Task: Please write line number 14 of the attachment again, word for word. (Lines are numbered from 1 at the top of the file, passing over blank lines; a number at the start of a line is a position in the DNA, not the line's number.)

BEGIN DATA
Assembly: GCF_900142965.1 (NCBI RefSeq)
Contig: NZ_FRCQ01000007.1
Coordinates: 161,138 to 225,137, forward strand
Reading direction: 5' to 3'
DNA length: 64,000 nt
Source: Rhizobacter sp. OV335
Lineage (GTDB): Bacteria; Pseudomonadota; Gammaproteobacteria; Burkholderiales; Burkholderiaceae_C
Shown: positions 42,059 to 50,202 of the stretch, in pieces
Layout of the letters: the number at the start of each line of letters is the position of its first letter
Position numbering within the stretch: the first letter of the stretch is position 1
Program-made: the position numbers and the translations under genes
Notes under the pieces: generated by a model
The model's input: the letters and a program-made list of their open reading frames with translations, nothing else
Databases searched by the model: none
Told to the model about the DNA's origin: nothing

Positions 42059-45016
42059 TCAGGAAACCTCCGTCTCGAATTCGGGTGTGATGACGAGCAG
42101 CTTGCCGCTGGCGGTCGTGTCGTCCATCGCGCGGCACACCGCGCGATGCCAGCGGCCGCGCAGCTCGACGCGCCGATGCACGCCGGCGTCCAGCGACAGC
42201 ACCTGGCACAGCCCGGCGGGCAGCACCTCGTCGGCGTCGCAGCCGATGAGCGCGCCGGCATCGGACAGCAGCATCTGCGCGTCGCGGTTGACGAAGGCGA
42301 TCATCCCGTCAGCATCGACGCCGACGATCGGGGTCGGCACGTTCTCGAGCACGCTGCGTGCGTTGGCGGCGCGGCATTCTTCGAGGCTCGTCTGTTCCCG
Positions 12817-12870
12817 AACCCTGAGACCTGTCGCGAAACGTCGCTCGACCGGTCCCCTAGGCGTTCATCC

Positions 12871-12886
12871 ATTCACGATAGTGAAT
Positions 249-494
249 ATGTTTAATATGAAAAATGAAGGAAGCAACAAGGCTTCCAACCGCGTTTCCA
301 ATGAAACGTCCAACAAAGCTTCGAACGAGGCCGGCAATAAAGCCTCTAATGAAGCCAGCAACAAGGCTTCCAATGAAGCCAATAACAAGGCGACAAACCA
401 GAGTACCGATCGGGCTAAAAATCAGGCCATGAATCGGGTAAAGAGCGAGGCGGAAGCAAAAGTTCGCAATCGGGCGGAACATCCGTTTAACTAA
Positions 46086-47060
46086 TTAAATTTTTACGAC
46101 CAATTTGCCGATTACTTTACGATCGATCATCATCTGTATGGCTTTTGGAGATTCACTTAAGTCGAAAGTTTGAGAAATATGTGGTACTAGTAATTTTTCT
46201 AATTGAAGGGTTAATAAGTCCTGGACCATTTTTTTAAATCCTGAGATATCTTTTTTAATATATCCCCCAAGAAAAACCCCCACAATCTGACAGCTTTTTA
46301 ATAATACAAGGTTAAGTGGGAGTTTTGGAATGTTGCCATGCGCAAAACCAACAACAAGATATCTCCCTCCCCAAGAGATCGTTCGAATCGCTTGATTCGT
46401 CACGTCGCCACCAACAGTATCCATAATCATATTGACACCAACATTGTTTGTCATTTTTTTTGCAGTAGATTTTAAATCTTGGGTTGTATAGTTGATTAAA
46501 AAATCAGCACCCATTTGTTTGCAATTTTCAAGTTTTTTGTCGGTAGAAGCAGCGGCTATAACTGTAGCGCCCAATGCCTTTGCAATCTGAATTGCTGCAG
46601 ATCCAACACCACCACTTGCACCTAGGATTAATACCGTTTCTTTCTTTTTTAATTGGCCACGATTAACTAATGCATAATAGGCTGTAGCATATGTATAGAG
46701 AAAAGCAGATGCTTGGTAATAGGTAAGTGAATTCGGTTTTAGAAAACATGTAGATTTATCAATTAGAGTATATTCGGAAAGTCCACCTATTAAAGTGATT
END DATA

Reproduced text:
Databases searched by the model: none